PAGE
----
Machine Learning for Modelling and Decision Making in Complex Physical Domains - Mark Crowley, Assistant Professor, Waterloo
AI & Fundamentals
DATE: Mon, November 4, 2019 - 3:30 pm
LOCATION: MacLeod (MCLD) - 242, 2356 Main Mall, Vancouver, BC
My lab at the University of Waterloo carries out work on a variety of topics within Artificial Intelligence and Machine Learning with a focus on using real world problems to discover computational challenges for modelling of uncertainty, dealing with large or streaming datasets, learning predictive models and enabling decision making. In this talk I will provide a brief overview of a few ongoing projects where these challenges arise from different sources. In combustion modelling for energy production and engine design, standard practices are to simplify complex turbulence and other physical dynamics down to simple lookup tables. We have introduced a new approach for using supervised learning to create more a powerful and compact way of doing this. In physical chemistry, automated material design presents a computational challenge arising from the combinatorial size inherent in a multi-step process of continuous actions each relying on a detailed physics model. I will describe a new project we have looking at using Deep Reinforcement Learning to automate parts of this problem. In multi-agent domains where there are many human decision makers and where decision support systems or full automation are desirable, computational challenges can arise from communication needs as many individuals interact as well as their needs for communication or their relation to each other as they seek to optimize their goals. We have been developing several approaches for addressing this as a Multi-Agent Reinforcement Learning (MARL) problem in domains such as autonomous driving and management of forest fires.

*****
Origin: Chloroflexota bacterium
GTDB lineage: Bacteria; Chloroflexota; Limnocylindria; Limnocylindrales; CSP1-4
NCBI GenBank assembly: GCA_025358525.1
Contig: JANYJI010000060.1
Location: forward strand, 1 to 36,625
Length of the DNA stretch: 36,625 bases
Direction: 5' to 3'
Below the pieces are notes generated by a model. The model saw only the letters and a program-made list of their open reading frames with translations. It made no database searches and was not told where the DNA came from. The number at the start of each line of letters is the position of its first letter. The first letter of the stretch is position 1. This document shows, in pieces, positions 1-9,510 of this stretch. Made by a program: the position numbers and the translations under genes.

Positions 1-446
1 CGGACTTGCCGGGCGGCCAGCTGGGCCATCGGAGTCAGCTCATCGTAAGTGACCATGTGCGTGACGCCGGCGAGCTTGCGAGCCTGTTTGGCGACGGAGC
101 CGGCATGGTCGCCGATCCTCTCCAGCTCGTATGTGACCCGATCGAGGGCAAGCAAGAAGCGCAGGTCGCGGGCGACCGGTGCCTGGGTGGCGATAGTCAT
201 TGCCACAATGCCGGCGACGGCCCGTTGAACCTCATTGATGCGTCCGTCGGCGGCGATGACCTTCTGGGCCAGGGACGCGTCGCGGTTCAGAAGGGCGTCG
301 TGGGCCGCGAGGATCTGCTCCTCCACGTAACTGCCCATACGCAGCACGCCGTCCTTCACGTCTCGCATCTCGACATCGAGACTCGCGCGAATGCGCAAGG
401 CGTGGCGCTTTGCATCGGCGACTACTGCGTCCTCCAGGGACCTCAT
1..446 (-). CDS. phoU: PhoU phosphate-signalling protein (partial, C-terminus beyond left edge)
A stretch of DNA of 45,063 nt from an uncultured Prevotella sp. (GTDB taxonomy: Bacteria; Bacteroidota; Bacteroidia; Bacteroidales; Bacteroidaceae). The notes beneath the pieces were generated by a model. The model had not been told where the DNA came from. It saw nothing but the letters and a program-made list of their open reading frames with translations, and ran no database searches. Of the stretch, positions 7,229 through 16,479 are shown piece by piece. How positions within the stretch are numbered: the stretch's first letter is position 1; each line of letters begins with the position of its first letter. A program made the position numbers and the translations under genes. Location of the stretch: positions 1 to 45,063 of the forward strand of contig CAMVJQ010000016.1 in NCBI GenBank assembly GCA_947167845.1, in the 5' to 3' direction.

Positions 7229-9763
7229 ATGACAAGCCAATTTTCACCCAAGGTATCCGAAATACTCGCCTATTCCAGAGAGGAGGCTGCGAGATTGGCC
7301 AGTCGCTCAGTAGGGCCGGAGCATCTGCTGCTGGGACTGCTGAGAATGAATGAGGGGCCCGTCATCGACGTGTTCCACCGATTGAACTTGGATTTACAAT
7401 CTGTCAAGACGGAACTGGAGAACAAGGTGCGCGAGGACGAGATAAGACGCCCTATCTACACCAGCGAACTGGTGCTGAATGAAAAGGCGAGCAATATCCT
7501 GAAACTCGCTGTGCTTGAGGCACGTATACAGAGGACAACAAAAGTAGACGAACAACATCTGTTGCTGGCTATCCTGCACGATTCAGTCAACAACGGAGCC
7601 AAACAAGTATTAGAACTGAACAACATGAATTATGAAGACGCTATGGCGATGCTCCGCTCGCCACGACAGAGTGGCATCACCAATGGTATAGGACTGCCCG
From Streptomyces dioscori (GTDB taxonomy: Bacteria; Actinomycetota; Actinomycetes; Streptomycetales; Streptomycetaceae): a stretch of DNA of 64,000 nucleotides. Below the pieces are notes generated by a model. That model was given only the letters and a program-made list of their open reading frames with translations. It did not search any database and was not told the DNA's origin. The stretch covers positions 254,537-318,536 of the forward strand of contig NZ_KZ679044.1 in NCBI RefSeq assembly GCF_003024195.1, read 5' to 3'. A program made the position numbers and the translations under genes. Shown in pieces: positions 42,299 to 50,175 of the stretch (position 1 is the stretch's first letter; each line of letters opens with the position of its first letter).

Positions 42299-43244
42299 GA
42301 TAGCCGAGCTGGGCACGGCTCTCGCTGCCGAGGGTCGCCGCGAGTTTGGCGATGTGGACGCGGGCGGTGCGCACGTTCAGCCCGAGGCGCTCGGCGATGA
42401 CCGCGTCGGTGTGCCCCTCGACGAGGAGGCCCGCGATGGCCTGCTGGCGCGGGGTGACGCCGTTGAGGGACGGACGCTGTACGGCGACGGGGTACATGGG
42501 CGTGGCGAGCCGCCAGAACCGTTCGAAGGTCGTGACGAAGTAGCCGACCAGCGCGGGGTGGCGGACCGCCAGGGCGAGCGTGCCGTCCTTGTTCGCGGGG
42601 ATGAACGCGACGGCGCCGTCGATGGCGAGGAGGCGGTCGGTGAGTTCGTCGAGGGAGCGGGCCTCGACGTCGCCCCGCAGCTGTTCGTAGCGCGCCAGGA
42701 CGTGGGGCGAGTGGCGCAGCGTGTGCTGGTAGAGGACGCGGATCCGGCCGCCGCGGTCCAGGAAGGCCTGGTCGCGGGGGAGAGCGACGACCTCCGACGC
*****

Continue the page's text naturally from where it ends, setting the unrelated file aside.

Mark Crowley is an Assistant Professor in the Department of Electrical and Computer Engineering at the University of Waterloo. He received his PhD from the University of British Columbia in 2011 and did a postdoc at Oregon State University researching problems in the field of Computational Sustainability. He is a member of the Waterloo Artificial Intelligence Institute and a Faculty Research Fellow at Element AI in Montreal. His research seeks dependable and transparent ways to augment human decision making in complex domains in the presence of spatial structure, large scale streaming data, and uncertainty. His focus is on developing new algorithms within the fields of Reinforcement Learning, Deep Learning, Manifold Learning and Ensemble Methods. Dr. Crowley often works in collaboration with researchers and policy makers in diverse fields such as sustainable forest management, physics and chemistry, autonomous driving and medical imaging.
Professor David Poole, Computer Science Department, UBC